Copyright 2014 Hidden Wirral
Morning mist hangs beneath the gnarled trees. A group of horsemen, clad in armour and carrying weapons, has assembled on the ridge looking down into the valley where Thurstaston Hall stands. At their head is an ancient man whose eyes are alight with avarice as he studies the scene. Near him is a man wearing the green garb of a Master Forester, round whose neck hangs a horn. At this man’s side is a youth with a marked family resemblance. Many other riders accompany them.
All survey the peaceful village below them with greed, before spurring their horses and thundering down into the valley.
The Forest of Wirral
This was a scene from the medieval Forest of Wirral, that
…wilderness of Wirral, where lived but few
Who either God or man with good heart loved.
Sir Gawain and the Green Knight (Author’s translation).
It is the Year of Our Lord 1369, and the feud that has raged between the Whitmores (owners of Thurstaston and the surrounding lands), and the Vernon family of Shipbrook, has reached its peak. Accompanying Ralph de Vernon in his raid on Thurstaston is Sir William Stanley, Master Forester of the Forest of Wirral, and his younger brother John. Sir William himself has used his position to terrorise and plunder the people of the Forest, murdering his neighbours to gain their lands. But to understand why Baron Shipbrook led an unruly posse of dissolute Cheshire nobles in an attack on Thurstaston Hall, it will be necessary to step back even further in time…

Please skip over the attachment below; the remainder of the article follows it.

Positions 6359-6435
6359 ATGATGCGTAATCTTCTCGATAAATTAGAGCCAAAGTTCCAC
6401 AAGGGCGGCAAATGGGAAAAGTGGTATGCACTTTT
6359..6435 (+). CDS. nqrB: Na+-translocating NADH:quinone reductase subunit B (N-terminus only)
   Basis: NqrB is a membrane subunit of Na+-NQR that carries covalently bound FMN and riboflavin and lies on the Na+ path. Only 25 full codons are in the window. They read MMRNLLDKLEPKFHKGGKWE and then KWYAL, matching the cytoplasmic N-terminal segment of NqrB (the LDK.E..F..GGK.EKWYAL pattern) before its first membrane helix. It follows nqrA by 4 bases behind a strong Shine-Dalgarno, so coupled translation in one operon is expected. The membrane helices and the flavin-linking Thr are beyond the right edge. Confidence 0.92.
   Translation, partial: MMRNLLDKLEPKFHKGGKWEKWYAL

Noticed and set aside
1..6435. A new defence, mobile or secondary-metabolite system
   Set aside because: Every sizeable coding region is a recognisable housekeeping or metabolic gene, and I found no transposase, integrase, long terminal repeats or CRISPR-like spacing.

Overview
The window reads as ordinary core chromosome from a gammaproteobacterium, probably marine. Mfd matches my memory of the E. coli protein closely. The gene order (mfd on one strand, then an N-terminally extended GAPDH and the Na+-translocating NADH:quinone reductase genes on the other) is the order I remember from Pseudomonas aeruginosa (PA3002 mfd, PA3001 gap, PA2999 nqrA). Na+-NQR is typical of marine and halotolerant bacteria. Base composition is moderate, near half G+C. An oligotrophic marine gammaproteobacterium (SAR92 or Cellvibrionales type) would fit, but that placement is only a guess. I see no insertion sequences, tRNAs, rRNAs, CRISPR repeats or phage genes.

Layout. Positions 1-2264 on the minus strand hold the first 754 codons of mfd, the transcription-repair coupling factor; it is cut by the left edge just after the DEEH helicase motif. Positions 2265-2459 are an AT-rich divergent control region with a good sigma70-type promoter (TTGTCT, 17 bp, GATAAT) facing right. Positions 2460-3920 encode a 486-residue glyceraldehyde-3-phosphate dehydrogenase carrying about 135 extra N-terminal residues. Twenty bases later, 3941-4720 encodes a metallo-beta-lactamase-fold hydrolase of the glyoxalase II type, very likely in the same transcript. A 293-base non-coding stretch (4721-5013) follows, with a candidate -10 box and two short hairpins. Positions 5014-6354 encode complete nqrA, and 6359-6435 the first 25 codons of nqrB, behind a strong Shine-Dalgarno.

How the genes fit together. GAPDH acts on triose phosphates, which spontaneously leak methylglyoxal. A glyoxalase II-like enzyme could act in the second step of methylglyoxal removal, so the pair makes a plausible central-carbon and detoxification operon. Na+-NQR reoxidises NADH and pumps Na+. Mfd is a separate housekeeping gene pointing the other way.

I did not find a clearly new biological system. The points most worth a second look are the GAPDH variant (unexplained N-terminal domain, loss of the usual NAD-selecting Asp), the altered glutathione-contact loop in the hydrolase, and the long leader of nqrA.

Sir Patrick de Haselwall
King Edward I visited Wirral in 1277, while preparing for his attack on North Wales. A few years earlier, when Edward had returned from the crusades to take his throne, he had summoned Llewellyn ap Gruffydd, Prince of Gwynedd, to do homage to him as his overlord. This was a direct challenge to Prince Llewellyn, whose dynasty had been resisting the English for centuries. As the independent ruler of his own principality, Llewellyn refused.
Edward raised an army of one thousand knights and fifteen thousand foot soldiers. He invaded Wales, sailing from Shotwick Castle across to Flint, where he began work on Flint Castle, first in a programme of castle-building that was to result in a circle of fortifications; Rhuddlan, Conway and numerous others, ringing Llewellyn’s mountainous domain. After cutting Llewellyn off from Anglesey, the “mother of Wales,” from which the Welsh got most of their grain, Edward forced the Prince to surrender and accept him as overlord.